Simplify Similar Syncs with ChronoSync Templates
You can create an unlimited number of ChronoSync documents with numerous settings and options that control your synchronizations. If you find yourself needing to create many similar ChronoSync documents, consider using templates.
Just create a ChronoSync document and set all the options the way you want them. Choose File > Save as Template to save the ChronoSync document as a template, and then open it in the future when creating a new ChronoSync document.
Search on "template" in ChronoSync Help for all the details.
Visit Econ Technologies
This week we examine two fixtures in the technology landscape: modems and databases. Kevin Savetz contributes a look at V.92, the next modem standard for those who can't get broadband connections, and Jonathan Rentzsch starts a look at relational databases for Mac OS X by explaining what a relational database actually is. In the news, Apple releases Mac OS X 10.0.3, Casady & Greene discontinues SoundJam, Macromedia ships FreeHand 10, and we note the passing of author Douglas Adams.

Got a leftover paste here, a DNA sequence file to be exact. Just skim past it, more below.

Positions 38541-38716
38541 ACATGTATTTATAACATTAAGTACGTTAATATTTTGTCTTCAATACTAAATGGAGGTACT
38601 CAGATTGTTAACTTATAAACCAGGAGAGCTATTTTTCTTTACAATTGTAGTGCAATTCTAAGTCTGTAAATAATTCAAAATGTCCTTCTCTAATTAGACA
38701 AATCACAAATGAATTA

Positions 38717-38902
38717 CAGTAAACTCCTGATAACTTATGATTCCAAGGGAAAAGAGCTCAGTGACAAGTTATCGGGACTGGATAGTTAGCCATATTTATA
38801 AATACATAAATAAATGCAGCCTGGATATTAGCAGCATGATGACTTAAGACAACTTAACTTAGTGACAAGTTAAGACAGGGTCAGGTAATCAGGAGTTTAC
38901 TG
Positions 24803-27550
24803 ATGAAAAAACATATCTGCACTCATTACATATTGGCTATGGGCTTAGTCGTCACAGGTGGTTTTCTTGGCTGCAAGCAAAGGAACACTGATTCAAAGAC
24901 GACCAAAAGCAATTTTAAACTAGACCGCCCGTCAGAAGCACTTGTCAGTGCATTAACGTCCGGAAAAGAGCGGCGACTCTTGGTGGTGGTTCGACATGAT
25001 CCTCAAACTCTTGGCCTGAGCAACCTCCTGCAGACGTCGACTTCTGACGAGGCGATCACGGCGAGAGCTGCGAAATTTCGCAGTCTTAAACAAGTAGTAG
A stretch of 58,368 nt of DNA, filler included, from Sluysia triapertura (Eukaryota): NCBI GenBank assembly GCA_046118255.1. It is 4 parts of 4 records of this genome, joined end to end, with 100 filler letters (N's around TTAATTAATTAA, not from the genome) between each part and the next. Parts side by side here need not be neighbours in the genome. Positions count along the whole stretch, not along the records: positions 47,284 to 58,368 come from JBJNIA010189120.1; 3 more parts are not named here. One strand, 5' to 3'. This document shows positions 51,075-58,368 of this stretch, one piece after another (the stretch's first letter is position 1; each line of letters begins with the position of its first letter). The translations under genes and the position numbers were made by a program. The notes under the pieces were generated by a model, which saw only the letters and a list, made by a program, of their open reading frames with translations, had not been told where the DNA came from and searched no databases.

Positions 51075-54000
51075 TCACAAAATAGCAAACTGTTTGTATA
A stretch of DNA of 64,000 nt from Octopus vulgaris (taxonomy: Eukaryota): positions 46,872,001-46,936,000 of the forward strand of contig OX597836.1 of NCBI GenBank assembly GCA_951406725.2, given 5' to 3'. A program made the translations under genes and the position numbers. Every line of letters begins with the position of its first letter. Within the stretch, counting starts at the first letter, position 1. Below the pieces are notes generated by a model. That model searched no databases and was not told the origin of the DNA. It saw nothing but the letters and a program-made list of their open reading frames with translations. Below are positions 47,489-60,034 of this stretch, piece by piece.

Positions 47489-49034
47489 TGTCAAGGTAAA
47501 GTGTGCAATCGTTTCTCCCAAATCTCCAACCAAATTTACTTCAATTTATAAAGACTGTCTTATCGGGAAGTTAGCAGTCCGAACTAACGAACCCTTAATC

So Long, and Thanks For All the Laughs -- Don't panic! Noted British humorist and Macintosh proponent Douglas Adams died unexpectedly from a heart attack at a gym near his California home last FridayShow full article
SoundJam Fades Out 01-Jun-01 -- The future of Casady & Greene's SoundJam MP has been in question since SoundJam's programmers went to Apple, where they based the free iTunes on their SoundJam code (see "SoundJam Keeps On Jammin'" in TidBITS-535 for a review)Show full article
FreeHand 10 Goes Mac OS X Native, Adds Features -- Macromedia is now shipping FreeHand 10, improving the vector graphics program's integration with Flash 5 and running natively under Mac OS XShow full article
Mac OS X 10.0.3 Released -- Just days after the release of Mac OS X 10.0.2 (see "TenBITS/07-May-01" in TidBITS-579), Apple has offered an update to version 10.0.3Show full article
A new breed of modems - referred to by the decidedly forgettable moniker of V.92 - is appearing on computer store shelves. They promise to add convenient features and squeeze every last ounce of speed from analog telephone linesShow full article
Love it or hate it, Mac OS X ships with Unix under its hood. As a user, I worry the Mac experience could degrade into editing brittle text configuration files and typing obscure and unforgiving commandsShow full article